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Oct. 19 — New York's and Connecticut's bans on semiautomatic weapons and large-capacity magazines do not violate citizens' Second Amendment rights, the U.S. Court of Appeals for the Second Circuit ruled Oct. 19.
The court did, however, strike two provisions: New York's ban on a seven-round load limit and Connecticut's prohibition on a non-semiautomatic shotgun, the Remington 7615.
Both states passed and enacted the laws following the December 2012 mass shooting at Sandy Hook Elementary School in Newtown, Conn.
The lawsuit was brought by advocacy groups, businesses and individual gun owners who alleged the bans violate the Second Amendment. The court found while the bans burdened their rights, they do not constitute an outright violation.
“Because the prohibitions are substantially related to the important governmental interests of public safety and crime reduction, they pass constitutional muster,” Judge José A. Cabranes wrote for the panel.
The bans don't prohibit machine guns; rather, they forbid guns that function in the same manner as a semi-automatic handgun that shoots one bullet per trigger pull, Professor James B. Jacobs, director of the Center for Research in Crime and Justice at New York University Law School, told Bloomberg BNA Oct. 19.
The weapons described in the bans also have aesthetic features that resemble military-grade weapons, such as flash suppressors, protruding grips and barrel shrouds, the court said.
In analyzing the potential Second Amendment violation, the court employed intermediate scrutiny based on its finding that the bans neither strike at the core of individual Second Amendment rights nor substantially burden those rights.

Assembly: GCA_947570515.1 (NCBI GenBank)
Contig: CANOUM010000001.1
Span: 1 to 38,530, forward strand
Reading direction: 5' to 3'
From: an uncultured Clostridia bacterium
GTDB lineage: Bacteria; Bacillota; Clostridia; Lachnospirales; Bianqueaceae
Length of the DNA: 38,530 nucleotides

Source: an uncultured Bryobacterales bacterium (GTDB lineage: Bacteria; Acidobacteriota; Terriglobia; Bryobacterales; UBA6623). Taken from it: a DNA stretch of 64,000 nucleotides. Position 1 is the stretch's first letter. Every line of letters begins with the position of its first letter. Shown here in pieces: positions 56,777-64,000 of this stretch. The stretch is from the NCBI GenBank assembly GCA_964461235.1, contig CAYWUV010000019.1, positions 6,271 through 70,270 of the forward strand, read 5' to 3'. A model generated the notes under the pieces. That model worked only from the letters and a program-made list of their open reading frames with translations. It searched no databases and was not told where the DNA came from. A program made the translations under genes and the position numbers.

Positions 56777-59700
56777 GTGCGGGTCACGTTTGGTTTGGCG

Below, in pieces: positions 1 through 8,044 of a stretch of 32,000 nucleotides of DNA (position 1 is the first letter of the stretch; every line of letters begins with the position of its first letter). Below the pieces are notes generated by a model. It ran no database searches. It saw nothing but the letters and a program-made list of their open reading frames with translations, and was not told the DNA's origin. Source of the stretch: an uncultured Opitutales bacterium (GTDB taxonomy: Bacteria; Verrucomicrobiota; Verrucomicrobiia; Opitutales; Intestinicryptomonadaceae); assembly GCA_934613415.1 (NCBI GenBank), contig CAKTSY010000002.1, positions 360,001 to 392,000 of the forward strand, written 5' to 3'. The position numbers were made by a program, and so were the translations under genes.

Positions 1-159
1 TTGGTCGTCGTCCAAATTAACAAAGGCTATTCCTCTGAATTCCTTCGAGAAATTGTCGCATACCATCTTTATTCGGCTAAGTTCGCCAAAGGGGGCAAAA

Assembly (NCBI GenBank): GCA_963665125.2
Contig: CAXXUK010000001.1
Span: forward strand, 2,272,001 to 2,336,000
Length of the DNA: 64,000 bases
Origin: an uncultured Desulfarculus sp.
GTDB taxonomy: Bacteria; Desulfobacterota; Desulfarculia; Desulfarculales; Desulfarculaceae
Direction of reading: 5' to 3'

The laws don't ban a class of firearms but instead prohibit a limited subset of semiautomatic firearms that contain one or more enumerated military-style features, the court said. Because the burden imposed by the legislation is “real” but not “severe,” the court determined that strict scrutiny shouldn't apply.
Intermediate scrutiny allowed the court to give the legislature “substantial deference” in determining whether the bans present a “substantial achievement of an important government interest.” Because state legislatures are better positioned to determine proper public policy, the court's only role is to ensure that those states drew “reasonable inferences based on substantial evidence,” the court said.
“These weapons are disproportionately used in crime, and particularly in criminal mass shootings like the attack in Newtown,” the court said. “They are also disproportionately used to kill law enforcement officers: One study shows that between 1998 and 2001, assault weapons were used to gun down at least twenty percent of officers killed in the line of duty.”
The court applied similar reasoning to the use of large-capacity magazines, which it stated are “disproportionately used in mass shootings.” On the basis of its review of the legislative intent of the bans—the prevention of mass shootings, such as the mass murder at Sandy Hook—and the evidence both states relied upon, the court found the bans constitutional.
It also rejected arguments that language in the laws is unconstitutionally vague.
“The Second Circuit adopted an unusually weak standard of protection of Second Amendment rights,” David B. Koppel, research director for the Independence Institute, told Bloomberg BNA in an e-mail.
“Ever since the modern gun prohibition movement was created in the 1970s, the objective has been to ban as many firearms as is politically feasible at any given point in time,” Koppel said. “The prohibitionists successfully used the Newtown murders to advance their cause in some states. The recent case reminds us that when the anti-gun lobbies say ‘regulation,' they really mean ‘prohibition.'”
Jacobs similarly stated the opinion will likely not have an impact on the future of gun control regulation, considering the bans mirror the federal ban existing between 1994 and 2004. That ban expired as a result of a sunset provision and not on constitutional grounds, Jacobs said.
Semi-automatic weapons are the vast majority of weapons owned by Americans. The ban focuses on weapons that have no functional difference but simply “look scary,” according to Jacobs.
“It presents the possibility of winning a victory that sounds good publicly even though it would have no effect on crime or mass shootings,” he said.
Judges Raymond J. Lohier, Jr. and Christopher F. Droney joined the opinion.
David H. Thompson, of Cooper & Kirk PLLC, Washington, argued for the plaintiffs. New York Solicitor General Barbara D. Underwood and Maura B. Murphy Osborne, of the Connecticut Attorney General's Office, Hartford, Conn., argued for the states.
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